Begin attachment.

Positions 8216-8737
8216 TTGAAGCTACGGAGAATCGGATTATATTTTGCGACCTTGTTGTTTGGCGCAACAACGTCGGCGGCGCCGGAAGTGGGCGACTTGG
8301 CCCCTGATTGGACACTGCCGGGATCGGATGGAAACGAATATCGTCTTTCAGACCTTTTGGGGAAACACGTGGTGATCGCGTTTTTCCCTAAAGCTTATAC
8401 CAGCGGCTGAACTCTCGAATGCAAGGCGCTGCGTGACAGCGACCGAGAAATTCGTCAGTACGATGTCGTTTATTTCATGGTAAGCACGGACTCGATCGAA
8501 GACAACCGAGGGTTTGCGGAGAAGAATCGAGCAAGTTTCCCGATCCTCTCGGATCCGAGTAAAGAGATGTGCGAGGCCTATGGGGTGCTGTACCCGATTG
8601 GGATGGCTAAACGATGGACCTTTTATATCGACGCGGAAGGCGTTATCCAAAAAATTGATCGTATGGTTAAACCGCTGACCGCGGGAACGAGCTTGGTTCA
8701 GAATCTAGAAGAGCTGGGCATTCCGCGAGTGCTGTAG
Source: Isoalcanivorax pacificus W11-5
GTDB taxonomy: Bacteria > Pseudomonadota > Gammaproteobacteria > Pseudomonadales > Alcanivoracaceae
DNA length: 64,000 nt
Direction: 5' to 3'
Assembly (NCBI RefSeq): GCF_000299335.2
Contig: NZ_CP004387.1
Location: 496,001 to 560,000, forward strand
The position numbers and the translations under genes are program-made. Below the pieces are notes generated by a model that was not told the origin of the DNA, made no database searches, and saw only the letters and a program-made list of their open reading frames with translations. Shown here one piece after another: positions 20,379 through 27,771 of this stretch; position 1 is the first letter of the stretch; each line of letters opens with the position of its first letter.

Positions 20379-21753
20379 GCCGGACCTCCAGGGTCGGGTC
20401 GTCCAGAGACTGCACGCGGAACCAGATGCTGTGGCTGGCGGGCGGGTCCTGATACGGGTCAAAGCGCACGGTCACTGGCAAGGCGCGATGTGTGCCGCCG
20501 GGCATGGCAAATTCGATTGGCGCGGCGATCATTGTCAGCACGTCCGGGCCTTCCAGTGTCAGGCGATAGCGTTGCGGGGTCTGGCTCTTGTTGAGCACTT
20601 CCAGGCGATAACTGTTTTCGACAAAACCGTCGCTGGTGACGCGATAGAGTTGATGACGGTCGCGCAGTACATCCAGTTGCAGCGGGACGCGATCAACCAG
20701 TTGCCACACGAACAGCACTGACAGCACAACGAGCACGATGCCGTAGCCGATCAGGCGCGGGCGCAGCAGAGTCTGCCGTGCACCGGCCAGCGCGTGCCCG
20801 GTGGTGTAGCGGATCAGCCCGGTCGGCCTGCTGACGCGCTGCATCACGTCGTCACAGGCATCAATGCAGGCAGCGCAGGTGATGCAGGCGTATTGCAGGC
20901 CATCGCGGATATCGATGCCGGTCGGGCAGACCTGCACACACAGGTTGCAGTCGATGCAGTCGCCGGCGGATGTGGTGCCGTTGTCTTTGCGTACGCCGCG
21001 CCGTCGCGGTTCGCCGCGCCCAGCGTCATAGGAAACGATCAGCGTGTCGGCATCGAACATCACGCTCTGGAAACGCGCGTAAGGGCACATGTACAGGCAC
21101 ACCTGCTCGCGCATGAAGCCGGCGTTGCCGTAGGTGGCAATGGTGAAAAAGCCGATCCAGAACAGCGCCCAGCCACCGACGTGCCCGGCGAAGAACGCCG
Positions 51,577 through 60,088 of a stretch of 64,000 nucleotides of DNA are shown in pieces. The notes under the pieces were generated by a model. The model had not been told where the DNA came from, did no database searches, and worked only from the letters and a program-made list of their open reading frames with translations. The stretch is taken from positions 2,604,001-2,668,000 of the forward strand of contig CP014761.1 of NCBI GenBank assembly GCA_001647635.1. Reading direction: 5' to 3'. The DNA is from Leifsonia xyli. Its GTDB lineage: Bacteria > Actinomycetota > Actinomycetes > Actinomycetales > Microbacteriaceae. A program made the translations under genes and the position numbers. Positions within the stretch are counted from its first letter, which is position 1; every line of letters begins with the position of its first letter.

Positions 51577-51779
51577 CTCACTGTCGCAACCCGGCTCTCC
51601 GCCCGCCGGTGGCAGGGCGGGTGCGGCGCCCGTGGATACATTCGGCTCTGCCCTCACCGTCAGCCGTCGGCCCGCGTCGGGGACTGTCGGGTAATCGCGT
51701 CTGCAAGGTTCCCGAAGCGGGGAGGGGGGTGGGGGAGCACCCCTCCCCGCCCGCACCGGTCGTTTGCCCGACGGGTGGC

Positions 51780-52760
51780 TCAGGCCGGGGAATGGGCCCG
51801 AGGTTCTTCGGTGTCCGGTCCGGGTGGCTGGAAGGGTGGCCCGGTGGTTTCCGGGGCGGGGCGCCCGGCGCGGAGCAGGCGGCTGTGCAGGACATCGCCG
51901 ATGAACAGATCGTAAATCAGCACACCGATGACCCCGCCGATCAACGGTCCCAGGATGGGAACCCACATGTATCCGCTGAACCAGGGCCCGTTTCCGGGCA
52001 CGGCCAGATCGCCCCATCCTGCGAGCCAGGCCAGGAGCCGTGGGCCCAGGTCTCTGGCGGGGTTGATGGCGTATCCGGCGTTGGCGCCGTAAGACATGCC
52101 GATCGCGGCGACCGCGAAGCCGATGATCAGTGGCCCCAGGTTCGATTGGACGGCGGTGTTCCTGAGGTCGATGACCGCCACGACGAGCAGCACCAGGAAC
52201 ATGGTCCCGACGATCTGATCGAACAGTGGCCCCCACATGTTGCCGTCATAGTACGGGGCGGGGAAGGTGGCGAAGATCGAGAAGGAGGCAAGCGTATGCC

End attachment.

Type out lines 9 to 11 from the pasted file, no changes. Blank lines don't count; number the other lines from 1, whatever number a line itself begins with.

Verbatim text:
GTDB taxonomy: Bacteria > Pseudomonadota > Gammaproteobacteria > Pseudomonadales > Alcanivoracaceae
DNA length: 64,000 nt
Direction: 5' to 3'